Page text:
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A lesson in hiring older workers from British post office (Could Royal Mail Learn from Singapore)

11 Feb 2018, 10:44 ... ost-office

A trip to the post office during his student days in Britain drove home to Minister in the Prime Minister's Office Chan Chun Sing the importance of redesigning jobs for older workers.

It was in the late 1980s and Mr Chan was studying economics at Christ's College at Cambridge University.

Wanting to ship his books back home, he packed them into a 20kg box and lugged it to the post office, only to be told that it did not accept 20kg boxes. He was told to repack the books into boxes of 5kg each, which would have cost more in total to ship back.

Recalling this, Mr Chan quips: "I thought they were trying to smoke me. I looked at (the postal worker) suspiciously, I didn't understand."

It was only on further reflection that he realised the Royal Mail's real purpose - to make sure the older postal workers would be able to carry the boxes.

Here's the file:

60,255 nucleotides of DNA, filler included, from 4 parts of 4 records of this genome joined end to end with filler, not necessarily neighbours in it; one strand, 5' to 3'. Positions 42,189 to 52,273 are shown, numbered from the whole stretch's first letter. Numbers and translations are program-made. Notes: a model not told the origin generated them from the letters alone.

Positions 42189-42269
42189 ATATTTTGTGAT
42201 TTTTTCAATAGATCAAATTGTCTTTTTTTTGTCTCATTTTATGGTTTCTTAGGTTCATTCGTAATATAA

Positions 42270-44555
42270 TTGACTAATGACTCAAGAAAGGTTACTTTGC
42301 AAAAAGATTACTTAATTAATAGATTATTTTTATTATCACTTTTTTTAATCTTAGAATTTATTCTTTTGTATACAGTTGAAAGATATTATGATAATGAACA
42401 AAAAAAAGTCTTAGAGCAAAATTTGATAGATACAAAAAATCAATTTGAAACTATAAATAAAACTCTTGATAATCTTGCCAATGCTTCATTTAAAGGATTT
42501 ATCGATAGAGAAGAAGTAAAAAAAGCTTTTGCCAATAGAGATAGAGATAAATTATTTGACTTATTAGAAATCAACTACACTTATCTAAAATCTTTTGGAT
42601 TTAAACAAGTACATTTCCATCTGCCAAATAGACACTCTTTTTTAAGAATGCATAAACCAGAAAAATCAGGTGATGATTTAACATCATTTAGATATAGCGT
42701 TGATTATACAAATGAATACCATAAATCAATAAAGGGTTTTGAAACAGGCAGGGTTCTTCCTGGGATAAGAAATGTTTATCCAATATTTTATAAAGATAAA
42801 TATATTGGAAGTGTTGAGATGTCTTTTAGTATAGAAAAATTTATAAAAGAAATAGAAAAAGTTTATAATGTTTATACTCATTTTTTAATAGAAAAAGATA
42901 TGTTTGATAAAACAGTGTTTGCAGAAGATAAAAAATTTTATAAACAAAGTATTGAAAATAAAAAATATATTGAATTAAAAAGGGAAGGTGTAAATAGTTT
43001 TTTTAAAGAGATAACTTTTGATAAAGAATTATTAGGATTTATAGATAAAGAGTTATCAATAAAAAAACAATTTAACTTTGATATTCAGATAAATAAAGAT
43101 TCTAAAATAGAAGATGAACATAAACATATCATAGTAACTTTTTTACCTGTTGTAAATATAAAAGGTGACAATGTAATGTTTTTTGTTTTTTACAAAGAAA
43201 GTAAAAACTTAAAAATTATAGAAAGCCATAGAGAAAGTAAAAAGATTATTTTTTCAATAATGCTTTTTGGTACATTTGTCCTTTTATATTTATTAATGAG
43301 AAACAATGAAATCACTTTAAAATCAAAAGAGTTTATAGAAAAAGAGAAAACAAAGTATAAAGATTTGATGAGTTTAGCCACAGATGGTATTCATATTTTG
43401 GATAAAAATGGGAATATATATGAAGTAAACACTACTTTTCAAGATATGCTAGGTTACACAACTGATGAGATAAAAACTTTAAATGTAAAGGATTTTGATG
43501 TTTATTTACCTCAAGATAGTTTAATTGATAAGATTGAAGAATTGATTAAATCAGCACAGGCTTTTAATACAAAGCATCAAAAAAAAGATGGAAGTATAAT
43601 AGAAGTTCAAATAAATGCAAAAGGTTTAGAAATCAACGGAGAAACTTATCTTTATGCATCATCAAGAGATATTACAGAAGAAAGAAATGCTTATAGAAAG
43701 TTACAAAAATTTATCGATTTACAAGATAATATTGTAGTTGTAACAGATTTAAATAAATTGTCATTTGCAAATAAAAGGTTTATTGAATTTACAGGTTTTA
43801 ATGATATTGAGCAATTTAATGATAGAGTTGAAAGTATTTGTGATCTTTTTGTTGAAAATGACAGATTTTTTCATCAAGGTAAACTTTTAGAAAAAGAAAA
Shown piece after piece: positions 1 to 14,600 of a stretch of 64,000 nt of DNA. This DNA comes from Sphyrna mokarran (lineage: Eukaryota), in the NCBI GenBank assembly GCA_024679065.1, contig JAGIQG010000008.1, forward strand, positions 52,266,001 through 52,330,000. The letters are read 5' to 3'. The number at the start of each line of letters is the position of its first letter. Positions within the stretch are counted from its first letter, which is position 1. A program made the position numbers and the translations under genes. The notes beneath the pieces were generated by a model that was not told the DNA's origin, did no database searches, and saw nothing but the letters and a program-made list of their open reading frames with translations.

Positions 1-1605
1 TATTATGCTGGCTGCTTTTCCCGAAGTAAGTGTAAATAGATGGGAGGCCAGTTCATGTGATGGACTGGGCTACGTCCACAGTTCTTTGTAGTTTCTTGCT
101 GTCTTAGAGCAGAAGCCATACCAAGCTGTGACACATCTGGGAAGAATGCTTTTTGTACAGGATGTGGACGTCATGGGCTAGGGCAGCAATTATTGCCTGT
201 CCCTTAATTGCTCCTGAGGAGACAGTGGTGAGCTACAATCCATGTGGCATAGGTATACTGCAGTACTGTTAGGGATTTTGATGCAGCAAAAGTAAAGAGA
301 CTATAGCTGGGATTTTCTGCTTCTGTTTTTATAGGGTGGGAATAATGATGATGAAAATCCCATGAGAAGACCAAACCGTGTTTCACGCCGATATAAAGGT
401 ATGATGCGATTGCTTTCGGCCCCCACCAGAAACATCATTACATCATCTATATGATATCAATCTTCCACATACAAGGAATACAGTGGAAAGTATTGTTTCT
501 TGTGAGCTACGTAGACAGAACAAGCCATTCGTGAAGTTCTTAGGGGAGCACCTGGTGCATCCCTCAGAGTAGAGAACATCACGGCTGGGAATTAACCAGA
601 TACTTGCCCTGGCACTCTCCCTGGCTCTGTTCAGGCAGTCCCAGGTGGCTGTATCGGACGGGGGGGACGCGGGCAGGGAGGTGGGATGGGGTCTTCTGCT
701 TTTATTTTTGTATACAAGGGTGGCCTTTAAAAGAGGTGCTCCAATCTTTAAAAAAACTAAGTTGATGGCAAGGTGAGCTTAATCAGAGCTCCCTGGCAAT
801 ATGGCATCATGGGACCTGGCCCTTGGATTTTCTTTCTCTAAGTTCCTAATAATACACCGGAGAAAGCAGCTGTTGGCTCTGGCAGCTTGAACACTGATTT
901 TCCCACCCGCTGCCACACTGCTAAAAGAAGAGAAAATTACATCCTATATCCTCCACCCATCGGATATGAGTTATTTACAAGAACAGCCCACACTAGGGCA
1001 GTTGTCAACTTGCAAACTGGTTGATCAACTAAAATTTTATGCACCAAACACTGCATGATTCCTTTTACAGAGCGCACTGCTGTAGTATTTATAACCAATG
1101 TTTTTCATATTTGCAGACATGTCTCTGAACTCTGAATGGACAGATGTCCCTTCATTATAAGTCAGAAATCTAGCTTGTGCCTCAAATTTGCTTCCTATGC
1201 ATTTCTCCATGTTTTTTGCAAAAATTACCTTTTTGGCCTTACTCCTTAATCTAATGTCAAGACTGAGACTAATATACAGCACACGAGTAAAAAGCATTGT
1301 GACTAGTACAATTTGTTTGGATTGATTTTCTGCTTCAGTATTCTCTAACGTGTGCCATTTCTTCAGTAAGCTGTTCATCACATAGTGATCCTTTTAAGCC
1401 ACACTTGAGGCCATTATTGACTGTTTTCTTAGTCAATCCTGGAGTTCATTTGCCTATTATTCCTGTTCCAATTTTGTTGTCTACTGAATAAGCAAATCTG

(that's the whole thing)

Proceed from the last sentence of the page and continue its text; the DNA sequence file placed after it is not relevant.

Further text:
Over the past 10 years, more older people have been employed, and the proportion of people aged 65 and older who are working has gone up from 14.4 per cent to 25.8 per cent.

Mr Chan, who is also labour chief, says Singapore, too, must redesign jobs to accommodate older workers as the population ages, so that those who want to work can find gainful employment.

While they may have been slowed down by age or have poor eyesight, for instance, they are still capable, he adds.

Sometimes it is about making sure the workflow is designed with such workers in mind, he says, citing an example of a canteen in Japan run by three "80-year-old aunties".

People order and pay for food from a machine, and there are implements on each table for them to clean up after themselves and a tray-return area. The workflow allows the women to run the place, and "concentrate on the highest value-add, which is cooking the best dishes", he says.

Minister in the Prime Minister's Office and Second Minister for Manpower Josephine Teo says jobs are already being redesigned for older workers. The security industry, for instance, is working on using technology such as closed-circuit television cameras and video analytics to augment the work of security guards so fewer guards will have to work the graveyard shifts.

"You can't mandate the older person to work, you can't mandate the company to hire the older person, but you can improve the conditions to the point where they want to do it," she says.

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